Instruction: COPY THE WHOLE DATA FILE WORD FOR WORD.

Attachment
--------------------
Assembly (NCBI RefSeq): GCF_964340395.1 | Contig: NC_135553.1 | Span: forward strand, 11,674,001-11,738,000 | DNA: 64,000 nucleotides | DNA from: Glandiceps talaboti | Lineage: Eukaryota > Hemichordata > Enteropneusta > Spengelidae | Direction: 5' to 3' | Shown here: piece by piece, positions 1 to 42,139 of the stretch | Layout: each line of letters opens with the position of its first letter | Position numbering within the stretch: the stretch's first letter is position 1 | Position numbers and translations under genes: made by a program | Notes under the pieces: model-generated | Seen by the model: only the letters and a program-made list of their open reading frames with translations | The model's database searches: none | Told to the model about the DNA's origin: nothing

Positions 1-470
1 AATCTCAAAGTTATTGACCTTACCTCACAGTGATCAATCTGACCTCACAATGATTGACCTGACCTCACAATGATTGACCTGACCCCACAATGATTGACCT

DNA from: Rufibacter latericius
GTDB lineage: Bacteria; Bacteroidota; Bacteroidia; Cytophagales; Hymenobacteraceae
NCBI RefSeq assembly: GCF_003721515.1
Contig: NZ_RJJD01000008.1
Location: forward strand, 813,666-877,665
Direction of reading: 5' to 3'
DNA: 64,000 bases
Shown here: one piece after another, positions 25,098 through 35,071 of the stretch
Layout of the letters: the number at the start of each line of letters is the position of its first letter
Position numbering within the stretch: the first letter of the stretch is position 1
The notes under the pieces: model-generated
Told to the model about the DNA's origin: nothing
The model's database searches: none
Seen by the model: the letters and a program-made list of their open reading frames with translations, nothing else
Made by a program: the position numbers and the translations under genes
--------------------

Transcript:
Assembly (NCBI RefSeq): GCF_964340395.1 | Contig: NC_135553.1 | Span: forward strand, 11,674,001-11,738,000 | DNA: 64,000 nucleotides | DNA from: Glandiceps talaboti | Lineage: Eukaryota > Hemichordata > Enteropneusta > Spengelidae | Direction: 5' to 3' | Shown here: piece by piece, positions 1 to 42,139 of the stretch | Layout: each line of letters opens with the position of its first letter | Position numbering within the stretch: the stretch's first letter is position 1 | Position numbers and translations under genes: made by a program | Notes under the pieces: model-generated | Seen by the model: only the letters and a program-made list of their open reading frames with translations | The model's database searches: none | Told to the model about the DNA's origin: nothing

Positions 1-470
1 AATCTCAAAGTTATTGACCTTACCTCACAGTGATCAATCTGACCTCACAATGATTGACCTGACCTCACAATGATTGACCTGACCCCACAATGATTGACCT

DNA from: Rufibacter latericius
GTDB lineage: Bacteria; Bacteroidota; Bacteroidia; Cytophagales; Hymenobacteraceae
NCBI RefSeq assembly: GCF_003721515.1
Contig: NZ_RJJD01000008.1
Location: forward strand, 813,666-877,665
Direction of reading: 5' to 3'
DNA: 64,000 bases
Shown here: one piece after another, positions 25,098 through 35,071 of the stretch
Layout of the letters: the number at the start of each line of letters is the position of its first letter
Position numbering within the stretch: the first letter of the stretch is position 1
The notes under the pieces: model-generated
Told to the model about the DNA's origin: nothing
The model's database searches: none
Seen by the model: the letters and a program-made list of their open reading frames with translations, nothing else
Made by a program: the position numbers and the translations under genes